The supreme is the breast of the bird off the bone but with the first wing joint still attached and the skin on. Mr Google advised first frying and then finishing off in the oven. This is what DonQui decides to do and he is delighted with the result.

This is his recipe:

Preheat the oven to 200º

onion fry.jpg

Lightly brown a very finely sliced onion or a couple of shallots then put them into a roasting tray with a good splash of white wine.

Make sure the supremes are completely dry (this will ensure a nice caramelised outside), season with salt and pepper and then fry skin side down in the same pan. Fry gently for about 3 or 4 minutes until nice and golden brown then turn over and seal the other side.

Swish out the pan with white wine and add to a gravy base (see DonQui’s earlier post: Rich Meat Sauce)

roast tray.jpg

Turn down the oven to 160º, place the supremes skin side up in the roasting tray on top of the shallots, sprinkle with rosemary (or you can also use tarragon for a slightly different flavour). Cook uncovered for about 12 minutes.

g-f roasted.jpg

Let rest for 4-5 minutes while you finish off the vegetables. Pour off the juices into the gravy.

guinea foul finished.jpg

DonQui served his with curly kale, roast carrots, wild rice and parmentier potatoes (roast potato cubes); gravy and homemade cranberry sauce (very easy to make and may be the subject of a future post).

moulin a vent.jpg

DonQui recommends a light red wine to go with it. This Moulin-à-Vent was just about perfect.

Duck with Cranberry and Orange Sauce

DonQui has been rather lazy over the past few weeks but then that is what the Winter Solstice is all about — a fire burning in the hearth to keep him warm on the outside and calvados or port to keep him warm on the inside.

With a belly full of turkey DonQui has not been particularly inclined to do much cooking of late but today he decided it was time to get the pots and pans out again and eat something other than cold cuts and salad.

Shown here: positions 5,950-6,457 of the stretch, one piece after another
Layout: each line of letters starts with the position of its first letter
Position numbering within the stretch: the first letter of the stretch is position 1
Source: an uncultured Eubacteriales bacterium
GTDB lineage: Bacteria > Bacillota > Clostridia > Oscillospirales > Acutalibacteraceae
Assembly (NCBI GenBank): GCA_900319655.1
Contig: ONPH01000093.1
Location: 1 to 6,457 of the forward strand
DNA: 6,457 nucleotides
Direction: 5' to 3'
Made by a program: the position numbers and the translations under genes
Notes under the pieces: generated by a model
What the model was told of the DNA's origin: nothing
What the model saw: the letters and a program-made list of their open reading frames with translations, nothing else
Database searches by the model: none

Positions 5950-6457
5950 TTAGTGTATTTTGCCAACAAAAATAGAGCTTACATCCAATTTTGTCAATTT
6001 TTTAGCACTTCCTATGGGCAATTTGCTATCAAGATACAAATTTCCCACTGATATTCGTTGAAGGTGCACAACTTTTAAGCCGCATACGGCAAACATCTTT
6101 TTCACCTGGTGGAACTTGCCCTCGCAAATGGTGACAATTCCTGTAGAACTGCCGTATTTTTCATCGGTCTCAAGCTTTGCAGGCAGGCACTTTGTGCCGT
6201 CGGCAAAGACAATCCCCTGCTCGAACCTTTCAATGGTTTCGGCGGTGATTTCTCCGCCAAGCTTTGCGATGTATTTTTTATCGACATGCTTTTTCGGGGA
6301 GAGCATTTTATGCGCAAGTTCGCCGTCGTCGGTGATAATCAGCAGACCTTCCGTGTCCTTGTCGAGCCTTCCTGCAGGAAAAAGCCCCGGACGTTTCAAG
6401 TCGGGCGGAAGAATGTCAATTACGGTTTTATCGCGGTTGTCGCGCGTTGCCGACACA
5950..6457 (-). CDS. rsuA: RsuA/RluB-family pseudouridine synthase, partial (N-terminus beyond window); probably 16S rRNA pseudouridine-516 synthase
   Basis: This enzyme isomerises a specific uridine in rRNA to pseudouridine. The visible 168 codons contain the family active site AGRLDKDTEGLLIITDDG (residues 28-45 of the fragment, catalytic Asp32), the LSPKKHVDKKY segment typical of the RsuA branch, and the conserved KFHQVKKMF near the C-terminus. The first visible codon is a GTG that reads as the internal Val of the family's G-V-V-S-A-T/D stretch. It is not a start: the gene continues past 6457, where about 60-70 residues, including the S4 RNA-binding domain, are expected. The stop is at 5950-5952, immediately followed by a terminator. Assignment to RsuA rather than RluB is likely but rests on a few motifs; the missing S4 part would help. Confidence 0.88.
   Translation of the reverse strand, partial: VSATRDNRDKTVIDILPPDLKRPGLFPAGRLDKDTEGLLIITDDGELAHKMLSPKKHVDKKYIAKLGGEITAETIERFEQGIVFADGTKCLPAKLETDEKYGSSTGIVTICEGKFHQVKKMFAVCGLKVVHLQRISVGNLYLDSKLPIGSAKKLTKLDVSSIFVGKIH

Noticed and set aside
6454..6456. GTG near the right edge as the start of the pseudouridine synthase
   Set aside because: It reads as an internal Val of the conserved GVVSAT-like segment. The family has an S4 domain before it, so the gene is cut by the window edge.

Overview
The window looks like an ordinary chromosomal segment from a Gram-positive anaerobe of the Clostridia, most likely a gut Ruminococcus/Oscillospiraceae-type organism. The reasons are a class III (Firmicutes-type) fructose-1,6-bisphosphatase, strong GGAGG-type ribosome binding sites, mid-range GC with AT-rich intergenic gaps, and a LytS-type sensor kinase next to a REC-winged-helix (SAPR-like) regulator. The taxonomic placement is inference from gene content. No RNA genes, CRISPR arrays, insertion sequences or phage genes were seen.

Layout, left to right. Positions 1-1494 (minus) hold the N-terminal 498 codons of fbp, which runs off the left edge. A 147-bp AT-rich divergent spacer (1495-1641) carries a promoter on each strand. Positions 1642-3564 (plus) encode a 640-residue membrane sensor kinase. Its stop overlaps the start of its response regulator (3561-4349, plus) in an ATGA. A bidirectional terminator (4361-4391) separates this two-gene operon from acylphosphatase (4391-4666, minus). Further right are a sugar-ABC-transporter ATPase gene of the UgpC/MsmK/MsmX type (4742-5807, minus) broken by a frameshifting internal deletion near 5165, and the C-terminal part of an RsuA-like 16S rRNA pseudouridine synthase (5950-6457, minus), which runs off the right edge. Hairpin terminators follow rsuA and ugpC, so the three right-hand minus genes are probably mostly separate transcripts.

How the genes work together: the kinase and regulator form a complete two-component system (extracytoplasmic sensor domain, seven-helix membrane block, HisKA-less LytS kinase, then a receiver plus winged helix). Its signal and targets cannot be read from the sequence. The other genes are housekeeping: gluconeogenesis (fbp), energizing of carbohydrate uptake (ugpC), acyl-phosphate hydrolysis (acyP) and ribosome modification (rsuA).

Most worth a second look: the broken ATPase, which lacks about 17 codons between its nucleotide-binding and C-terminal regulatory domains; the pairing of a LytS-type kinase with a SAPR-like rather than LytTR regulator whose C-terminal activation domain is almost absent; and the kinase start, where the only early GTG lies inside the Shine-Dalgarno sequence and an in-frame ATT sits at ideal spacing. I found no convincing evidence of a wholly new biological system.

In the freezer was a large duck breast DonQui had bought in France a few months back. In the fridge were some left over cranberries which he did not use with the Christmas turkey. Therefore duck breast with cranberry sauce seemed to be the way to go.

Here is his recipe for 2 people:

For the Meat
1 large duck breast
6 juniper berries
3 allspice cloves
Salt and freshly ground black pepper to taste
a tiny pinch of ground cinnamon

For the Sauce
100 ml ruby port
100 g fresh cranberries
Finely grated zest and juice of 1 orange
½ cinnamon stick
250 ml chicken stock
2 teaspoons of redcurrant jelly



Score the skin of the duck breast with a sharp knife cutting all the way through the fat but not into the meat.


With a mortar and pestle, grind the juniper berries, allspice, salt, pepper and cinnamon into a rough powder. Rub the mix all over the duck breast and leave to stand for about 10-15 minutes.


Gently fry the duck breast, skin side down, in a dry heavy-based pan for about 10 minutes. The idea is to let all the fat cook out, leaving the skin nice and crispy. Then turn the breast over and fry the other side for about 4 minutes. Set aside to rest while you make the sauce. It will need a good 10 minutes resting time.

Pour off excess fat from the frying pan, there will be a lot of it, but try not to loose the meat juices. If you managed not to burn it then you can keep it in a jar to use later for roasting potatoes


Deglaze the pan with the port then add the remaining ingredients for the sauce.


Bring it to the boil and let it cook down until it is reduced by about two-thirds and had thickened to a syrupy consistency and the cranberries are very soft.

Add the juices from the resting duck. Taste and adjust the seasoning and add a little sugar if you think it is a little too tart.


Thinly slice the duck breast and serve with the cranberry sauce spooned around it. DonQui had roast potatoes and black kale to accompany it.